Fig. 5 shows the RMSE results of the regression model for each imputed data while varying the ground truth ratio. We can see that the ideal model has the lowest and constant RMSE because it can impute the original test data at any missing ratio. Among the imputation models compared, STING achieves the best performance at any ratio. Mean, on the other hand, performs the worst, showing how inefficient it is to impute time series with mean values. Interestingly, there is a clear difference between missing ratios of about 0.5. Previously, most models maintained similarly good performance below 3.5, but then the RMSE increases dramatically. For a grand truth of 0.9, STING shows a relatively small increase in error despite the poor conditions; there appears to be an advantage to using GANs to generate new time series and using information from the entire sequence through the mechanism of attention.

E. Ablation Study (RQ3)

Potential sources of STING's effectiveness are the two attention modules, the optimal noise z′ search method, and the backward generator, respectively. To understand how each key feature affects the performance improvement of STING, we performed ablation experiments and compared the performance of the resulting architecture with the overall STING architecture. To this end, we experimented with three models in three datasets, each excluding only one feature from STING. We measured the RMSE at the imputed values by setting the ratio of ground truth to 20% of the observed values.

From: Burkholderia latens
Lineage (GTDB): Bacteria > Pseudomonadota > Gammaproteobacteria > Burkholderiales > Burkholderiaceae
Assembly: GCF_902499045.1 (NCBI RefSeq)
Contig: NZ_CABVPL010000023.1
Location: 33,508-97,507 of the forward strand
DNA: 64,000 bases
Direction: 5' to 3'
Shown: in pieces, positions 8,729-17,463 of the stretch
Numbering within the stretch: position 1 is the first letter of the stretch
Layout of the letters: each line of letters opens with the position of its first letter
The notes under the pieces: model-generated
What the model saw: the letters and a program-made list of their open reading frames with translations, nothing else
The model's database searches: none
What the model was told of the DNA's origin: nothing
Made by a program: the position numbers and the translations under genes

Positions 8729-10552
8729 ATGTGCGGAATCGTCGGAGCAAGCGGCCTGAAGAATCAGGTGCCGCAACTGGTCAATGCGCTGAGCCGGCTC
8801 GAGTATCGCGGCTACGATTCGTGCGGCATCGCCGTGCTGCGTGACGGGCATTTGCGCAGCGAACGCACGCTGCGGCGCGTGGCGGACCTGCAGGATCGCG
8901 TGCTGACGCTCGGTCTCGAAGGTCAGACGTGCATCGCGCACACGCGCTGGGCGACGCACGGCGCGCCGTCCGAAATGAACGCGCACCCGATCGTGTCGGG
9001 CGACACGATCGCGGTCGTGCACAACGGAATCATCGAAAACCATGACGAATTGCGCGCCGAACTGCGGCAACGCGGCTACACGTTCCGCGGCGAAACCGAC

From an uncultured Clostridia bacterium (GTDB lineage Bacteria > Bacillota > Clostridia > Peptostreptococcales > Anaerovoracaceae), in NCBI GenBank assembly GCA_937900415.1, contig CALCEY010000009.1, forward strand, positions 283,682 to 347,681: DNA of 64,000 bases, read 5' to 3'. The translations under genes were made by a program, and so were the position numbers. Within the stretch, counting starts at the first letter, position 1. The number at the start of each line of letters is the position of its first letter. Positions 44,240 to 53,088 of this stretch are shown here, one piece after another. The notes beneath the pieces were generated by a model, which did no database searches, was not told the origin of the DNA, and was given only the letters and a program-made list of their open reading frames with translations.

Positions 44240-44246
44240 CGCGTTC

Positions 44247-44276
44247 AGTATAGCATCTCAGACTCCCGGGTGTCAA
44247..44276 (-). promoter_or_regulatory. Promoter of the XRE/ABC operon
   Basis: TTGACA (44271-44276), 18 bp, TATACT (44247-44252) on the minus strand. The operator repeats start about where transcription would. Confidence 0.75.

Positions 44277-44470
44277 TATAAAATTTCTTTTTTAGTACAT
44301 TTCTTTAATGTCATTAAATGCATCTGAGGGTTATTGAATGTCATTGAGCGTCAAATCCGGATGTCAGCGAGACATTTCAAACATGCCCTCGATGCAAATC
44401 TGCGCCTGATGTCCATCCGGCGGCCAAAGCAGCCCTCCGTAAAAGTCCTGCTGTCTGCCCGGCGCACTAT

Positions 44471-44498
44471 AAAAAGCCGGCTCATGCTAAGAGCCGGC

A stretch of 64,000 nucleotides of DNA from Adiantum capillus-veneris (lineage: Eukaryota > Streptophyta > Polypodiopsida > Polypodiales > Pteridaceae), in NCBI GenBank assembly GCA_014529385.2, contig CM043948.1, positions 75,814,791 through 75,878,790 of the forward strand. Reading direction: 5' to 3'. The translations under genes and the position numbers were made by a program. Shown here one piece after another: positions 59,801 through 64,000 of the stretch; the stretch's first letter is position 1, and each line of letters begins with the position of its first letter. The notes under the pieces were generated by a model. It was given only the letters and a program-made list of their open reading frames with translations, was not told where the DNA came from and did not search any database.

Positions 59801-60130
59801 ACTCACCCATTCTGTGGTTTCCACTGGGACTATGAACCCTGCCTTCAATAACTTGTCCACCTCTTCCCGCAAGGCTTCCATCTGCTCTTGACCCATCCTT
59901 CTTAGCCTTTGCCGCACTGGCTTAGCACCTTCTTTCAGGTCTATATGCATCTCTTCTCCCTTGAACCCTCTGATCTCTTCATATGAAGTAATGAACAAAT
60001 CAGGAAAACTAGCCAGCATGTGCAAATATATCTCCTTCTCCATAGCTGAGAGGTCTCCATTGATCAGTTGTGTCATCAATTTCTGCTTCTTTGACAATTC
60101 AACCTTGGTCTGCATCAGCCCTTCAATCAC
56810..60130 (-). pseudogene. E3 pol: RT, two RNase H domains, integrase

Table II shows the ablation results, with an increase in RMSE in all cases. The results with the backward generator removed to show the highest increase in error rate for PhysioNet. On the other hand, the results with the attention module were removed to show the highest increase in error rate for Gas Sensors and Air Quality. This suggests that the proposed attention module plays a relatively important function in STING. Namely, in the process of learning the correlation across sequences, it generates significantly important information for imputation on any dataset. On the other hand, the module that searches for the optimal noise z′ has a relatively small effect. This shows that even if z is randomly generated, it is still possible to produce samples that match well with the actual distribution of the original data since the observed values of X are conditioned on G in STING. In other words, even with suboptimal noise STING may be able to efficiently learn the distribution of the original time series, and this process plays a complementary role.